Hell’s Kitty, written, directed by and starring Nicholas Tana, is billed as the feature-film adaptation of the web-series of the same name. This is somewhat misleading; a more accurate description is that it’s a film cobbled together by re-editing the web-series, adding a handful of new scenes and slapping it all together through use of a flimsy wrap-around.
The series, Hell’s Kitty, is far from an internet phenomenon, with the official YouTube channel having well under a thousand subscribers. Presumably, this was a passion project from those making the show or they just realised how easily they could repackage the material that they’d already shot in an attempt to make it profitable.
The basic set-up is that, Nick, the main character, owns a cat named Angel who is demonically possessed and requires an exorcism because they keep killing people that come to visit. It’s a great premise for a horror comedy but it’s completely wasted here.
The web-series is completely episodic and the film-edit doesn’t change that. It feels as though you’re sat watching YouTube on auto-play as it serves up a series of incredibly weak, barely connected skits. Sometimes subplots are introduced that get completely forgotten about once the next “episode” begins.
The plotting seems to be much stronger in the original web-series. It seems as though attempting to streamline the thing caused a great deal of vital exposition and set-up to be left on the cutting room floor, rendering the film borderline incomprehensible at times.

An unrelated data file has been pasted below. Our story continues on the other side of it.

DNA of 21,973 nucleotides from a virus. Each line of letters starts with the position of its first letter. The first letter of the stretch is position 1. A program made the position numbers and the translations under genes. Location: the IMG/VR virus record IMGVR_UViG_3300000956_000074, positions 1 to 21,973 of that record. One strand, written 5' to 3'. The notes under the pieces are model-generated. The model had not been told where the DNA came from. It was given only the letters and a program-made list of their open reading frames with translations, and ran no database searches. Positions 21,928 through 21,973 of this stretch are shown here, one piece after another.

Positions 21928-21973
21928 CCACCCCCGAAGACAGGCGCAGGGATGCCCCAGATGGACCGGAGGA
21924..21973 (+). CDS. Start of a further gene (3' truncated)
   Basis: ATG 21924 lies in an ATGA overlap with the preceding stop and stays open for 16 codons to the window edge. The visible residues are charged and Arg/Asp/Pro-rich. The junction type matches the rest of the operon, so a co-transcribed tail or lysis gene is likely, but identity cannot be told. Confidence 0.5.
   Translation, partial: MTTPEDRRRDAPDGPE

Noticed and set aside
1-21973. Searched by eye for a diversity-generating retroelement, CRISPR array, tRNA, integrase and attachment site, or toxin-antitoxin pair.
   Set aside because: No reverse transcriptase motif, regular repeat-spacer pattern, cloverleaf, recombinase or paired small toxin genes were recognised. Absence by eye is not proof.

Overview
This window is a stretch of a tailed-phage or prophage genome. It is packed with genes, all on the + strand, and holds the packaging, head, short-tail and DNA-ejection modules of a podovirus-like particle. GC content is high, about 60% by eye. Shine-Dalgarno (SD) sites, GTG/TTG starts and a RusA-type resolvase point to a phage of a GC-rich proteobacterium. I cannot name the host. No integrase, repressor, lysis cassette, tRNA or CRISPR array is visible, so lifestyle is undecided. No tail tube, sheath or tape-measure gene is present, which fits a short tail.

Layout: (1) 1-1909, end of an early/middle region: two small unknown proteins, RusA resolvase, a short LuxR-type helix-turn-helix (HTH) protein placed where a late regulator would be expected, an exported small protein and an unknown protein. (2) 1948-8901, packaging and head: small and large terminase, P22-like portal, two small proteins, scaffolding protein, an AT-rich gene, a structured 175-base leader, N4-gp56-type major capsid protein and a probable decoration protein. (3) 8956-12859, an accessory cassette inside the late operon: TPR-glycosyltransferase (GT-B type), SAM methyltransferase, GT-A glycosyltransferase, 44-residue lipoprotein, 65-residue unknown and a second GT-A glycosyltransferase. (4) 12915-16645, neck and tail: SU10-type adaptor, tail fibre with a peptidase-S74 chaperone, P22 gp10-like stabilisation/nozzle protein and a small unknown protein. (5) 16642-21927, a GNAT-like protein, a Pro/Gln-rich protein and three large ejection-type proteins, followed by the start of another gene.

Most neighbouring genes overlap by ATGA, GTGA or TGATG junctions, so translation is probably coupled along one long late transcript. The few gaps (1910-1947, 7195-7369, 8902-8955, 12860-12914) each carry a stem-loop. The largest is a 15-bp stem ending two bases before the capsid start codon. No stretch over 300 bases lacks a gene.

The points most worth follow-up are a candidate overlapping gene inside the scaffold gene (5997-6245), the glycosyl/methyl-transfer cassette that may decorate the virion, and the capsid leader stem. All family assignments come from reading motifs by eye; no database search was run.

There are frequent moments where it’s not entirely clear what’s supposed to be happening – often when the cat attacks people with a complete lack of special effects and we just see them running and screaming from a POV camera before disappearing (presumably, the cat ate the entire body). And when we do see a dead body, they always appear to have died from a few, realistically light, cat-scratches to the face.
The film’s production values certainly don’t help things. Dead pixels pop up during one scene and porn-star, Nina Hartley, acts circles around the rest of the main cast during her brief cameo, which should raise flags.
All of this might have been forgivable if a single joke landed, but the film is desperately unfunny. At one point, a character refers to the protagonist’s “brat… I mean cat”, which largely sums up the level of humour on which it’s operating.
The final nail in the coffin for Hell’s Kitty are its somewhat problematic elements. The web-series offers clear explanation that Angel is jealous of Nick showing affection towards others. That’s never properly explained in this edit so you’re just left watching a series of women die in weirdly sexualised contexts. Add into the mix a couple of sequences that play homosexuality purely as a joke and the whole thing leaves a bad taste in the mouth.
HELL'S KITTY / CERT: TBC / DIRECTOR & SCREENPLAY: NICHOLAS TANA / STARRING: DOUG JONES, MICHAEL BERRYMAN, NINA HARTLEY, COURTNEY GAINS, JOHN FRANKLIN / RELEASE DATE: MARCH 13TH (US), TBC (UK)